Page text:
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The Original and Natural Slow Relese Fertilizer

Posted by MunasingheAnanda none (My Page) on
Mon, Nov 18, 13 at 10:56

The Original and Natural Slow Release Fertilizer

I have successfully experimented fertilizing Scorpion Orchid (Arachnis Maggie) solely with dead leaves of jack (Artocarpus Integrifolia) trees abundantly available in my garden. No chemical fertilizers were used.

The orchid was planted in a 20 litre can full of coconut husks and dead jack leaves left outdoors and watered if found dry.

I am trying it also with other orchids using wads of dead leaves in the pot and tucked in axils.

I wish to see your comments.

This post was edited by MunasingheAnanda on Mon, Nov 18, 13 at 11:05

Follow-Up Postings:

RE: The Original and Natural Slow Relese Fertilizer

Its all well and good. But the nutrients aren't readily available and require breakdown. As in nature this form of "fertilizing" still creates the issue of limiting nutrients that synthetic (and to an extent, even some of the organic stuff like seaweed extract) are designed to eliminate.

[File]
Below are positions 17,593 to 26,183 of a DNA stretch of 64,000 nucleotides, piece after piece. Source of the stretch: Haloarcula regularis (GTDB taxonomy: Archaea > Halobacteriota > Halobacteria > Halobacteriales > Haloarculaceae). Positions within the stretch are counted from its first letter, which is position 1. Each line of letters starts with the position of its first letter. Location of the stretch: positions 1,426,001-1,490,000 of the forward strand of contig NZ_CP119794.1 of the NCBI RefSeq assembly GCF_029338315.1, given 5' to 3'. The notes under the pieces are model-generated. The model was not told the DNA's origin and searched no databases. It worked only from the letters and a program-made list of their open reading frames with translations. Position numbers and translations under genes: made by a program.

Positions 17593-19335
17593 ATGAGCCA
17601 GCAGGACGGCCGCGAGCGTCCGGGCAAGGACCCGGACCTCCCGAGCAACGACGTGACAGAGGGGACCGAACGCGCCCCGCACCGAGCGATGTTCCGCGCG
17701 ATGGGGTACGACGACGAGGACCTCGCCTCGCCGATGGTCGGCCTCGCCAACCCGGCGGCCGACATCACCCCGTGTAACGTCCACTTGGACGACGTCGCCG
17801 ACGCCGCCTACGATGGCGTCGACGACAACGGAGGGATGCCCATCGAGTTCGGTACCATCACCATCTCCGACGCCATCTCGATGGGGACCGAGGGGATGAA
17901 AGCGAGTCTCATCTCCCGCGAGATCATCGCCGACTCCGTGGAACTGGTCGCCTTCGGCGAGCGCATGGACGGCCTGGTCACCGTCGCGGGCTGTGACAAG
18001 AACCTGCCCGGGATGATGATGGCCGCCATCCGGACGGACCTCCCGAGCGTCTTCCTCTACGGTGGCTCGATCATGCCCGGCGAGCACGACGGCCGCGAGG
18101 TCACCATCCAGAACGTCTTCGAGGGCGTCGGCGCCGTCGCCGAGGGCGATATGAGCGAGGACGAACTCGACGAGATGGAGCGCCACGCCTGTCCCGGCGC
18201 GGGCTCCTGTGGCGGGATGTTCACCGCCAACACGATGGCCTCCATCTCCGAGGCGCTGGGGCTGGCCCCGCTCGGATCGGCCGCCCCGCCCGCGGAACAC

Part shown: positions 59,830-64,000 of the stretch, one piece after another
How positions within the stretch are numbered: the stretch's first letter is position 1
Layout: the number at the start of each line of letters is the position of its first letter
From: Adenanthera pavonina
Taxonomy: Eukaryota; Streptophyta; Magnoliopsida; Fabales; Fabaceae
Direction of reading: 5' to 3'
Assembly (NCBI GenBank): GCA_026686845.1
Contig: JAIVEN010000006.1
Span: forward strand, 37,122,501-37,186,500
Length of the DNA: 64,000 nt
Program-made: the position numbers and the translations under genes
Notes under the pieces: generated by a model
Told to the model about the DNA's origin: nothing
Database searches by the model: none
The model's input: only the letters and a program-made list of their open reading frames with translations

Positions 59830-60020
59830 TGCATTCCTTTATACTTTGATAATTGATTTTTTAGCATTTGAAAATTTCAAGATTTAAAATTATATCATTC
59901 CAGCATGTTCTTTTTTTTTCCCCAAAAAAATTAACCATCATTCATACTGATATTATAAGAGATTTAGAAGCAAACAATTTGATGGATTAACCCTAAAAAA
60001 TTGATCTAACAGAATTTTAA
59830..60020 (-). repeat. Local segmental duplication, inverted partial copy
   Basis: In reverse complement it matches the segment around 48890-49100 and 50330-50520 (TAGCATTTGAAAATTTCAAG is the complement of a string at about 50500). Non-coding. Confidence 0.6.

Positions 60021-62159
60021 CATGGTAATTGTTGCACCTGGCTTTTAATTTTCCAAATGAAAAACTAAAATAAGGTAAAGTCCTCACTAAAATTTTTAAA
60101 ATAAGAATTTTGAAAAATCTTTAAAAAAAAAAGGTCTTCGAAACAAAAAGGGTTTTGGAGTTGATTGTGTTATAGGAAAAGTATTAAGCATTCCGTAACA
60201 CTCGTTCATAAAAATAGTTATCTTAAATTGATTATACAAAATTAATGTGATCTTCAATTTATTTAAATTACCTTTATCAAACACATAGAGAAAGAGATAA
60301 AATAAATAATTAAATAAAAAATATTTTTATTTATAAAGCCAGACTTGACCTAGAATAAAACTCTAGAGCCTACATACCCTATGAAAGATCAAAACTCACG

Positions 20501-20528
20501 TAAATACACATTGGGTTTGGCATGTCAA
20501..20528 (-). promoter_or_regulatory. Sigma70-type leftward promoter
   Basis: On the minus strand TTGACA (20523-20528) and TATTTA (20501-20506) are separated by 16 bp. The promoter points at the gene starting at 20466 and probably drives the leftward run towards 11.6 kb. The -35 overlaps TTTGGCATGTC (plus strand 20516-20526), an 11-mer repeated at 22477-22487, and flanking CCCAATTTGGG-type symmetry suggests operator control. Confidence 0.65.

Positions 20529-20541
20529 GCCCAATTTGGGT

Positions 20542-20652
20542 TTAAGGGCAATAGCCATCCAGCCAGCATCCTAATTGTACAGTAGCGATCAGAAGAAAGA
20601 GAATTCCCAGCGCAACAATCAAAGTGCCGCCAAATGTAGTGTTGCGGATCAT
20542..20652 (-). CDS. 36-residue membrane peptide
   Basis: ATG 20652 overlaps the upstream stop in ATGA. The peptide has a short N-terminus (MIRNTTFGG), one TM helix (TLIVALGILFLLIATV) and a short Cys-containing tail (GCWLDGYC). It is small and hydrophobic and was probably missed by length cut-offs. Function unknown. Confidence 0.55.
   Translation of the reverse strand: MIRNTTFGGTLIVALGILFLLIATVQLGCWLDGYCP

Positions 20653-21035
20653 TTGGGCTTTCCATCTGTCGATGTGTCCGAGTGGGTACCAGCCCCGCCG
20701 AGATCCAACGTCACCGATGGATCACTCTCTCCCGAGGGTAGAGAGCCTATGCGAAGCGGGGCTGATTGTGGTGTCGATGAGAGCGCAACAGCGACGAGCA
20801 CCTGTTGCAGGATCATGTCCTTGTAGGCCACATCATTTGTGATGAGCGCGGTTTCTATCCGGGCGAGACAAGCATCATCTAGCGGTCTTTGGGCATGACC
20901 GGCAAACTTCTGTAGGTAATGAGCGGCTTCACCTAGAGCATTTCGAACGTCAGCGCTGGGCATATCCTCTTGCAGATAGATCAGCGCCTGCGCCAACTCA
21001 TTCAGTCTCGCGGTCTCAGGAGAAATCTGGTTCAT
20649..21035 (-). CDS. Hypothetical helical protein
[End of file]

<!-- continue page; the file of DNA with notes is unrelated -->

At the same time, they are adapted to limited nutrient situations so can grow just fine without synthetic fertilizers. The abundance of nutrients afforded the plant by fertilizers are really an added bonus.

And of course I will never criticize anyone for using a natural/composting approach. Just be careful that the composing of the leaves doesn't create an issue with water-logging the potting medium.

RE: The Original and Natural Slow Relese Fertilizer

  • Posted by arthurm Sydney, NSW AUST (My Page) on
    Wed, Nov 20, 13 at 0:30

Potting mixes vary around the planet according to climate and local materials available.

An experiment without a control doesn't really tell you anything. Maybe the results are due to a better than average growing season.

I remember telling a Scientist that i was getting good results with my orchids using silica rock in the mix. He sniffed...."sand"...and, "did you run a trial".

This post was edited by arthurm on Wed, Nov 20, 13 at 0:55

RE: The Original and Natural Slow Relese Fertilizer

Dear arthurm Sydney, NSW AUST
Dear terpguy 7

Your views accepted and appreciated. Thank You.

arthurm Sydney - I realize that my experiment is without a control.

terpguy 7- Composting of leaves does create water logging and rotting. However Scorpion orchid is a very hardy plant.

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